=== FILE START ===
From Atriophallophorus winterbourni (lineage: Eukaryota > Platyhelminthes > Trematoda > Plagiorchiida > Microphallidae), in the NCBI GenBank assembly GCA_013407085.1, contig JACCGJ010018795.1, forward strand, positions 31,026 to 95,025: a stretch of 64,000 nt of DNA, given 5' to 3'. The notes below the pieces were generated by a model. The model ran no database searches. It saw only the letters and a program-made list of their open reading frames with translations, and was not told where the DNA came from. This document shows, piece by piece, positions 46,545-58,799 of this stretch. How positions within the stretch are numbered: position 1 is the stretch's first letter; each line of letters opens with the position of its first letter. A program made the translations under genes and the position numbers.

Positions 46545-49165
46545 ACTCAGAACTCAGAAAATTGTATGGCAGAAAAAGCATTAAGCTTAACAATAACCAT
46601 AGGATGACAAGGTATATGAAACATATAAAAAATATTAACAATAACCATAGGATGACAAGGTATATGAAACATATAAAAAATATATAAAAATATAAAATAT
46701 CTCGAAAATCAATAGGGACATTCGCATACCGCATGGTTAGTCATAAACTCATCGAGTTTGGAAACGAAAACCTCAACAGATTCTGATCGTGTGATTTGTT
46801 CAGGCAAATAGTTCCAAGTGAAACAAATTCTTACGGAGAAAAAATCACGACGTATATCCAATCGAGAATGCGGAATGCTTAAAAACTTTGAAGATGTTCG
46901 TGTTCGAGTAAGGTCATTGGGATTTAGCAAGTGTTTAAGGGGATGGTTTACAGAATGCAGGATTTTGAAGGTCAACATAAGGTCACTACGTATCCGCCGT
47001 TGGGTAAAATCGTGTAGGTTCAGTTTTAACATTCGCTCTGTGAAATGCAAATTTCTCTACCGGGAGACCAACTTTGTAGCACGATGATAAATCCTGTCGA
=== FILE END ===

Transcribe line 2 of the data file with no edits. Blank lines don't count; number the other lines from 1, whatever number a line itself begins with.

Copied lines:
Positions 46545-49165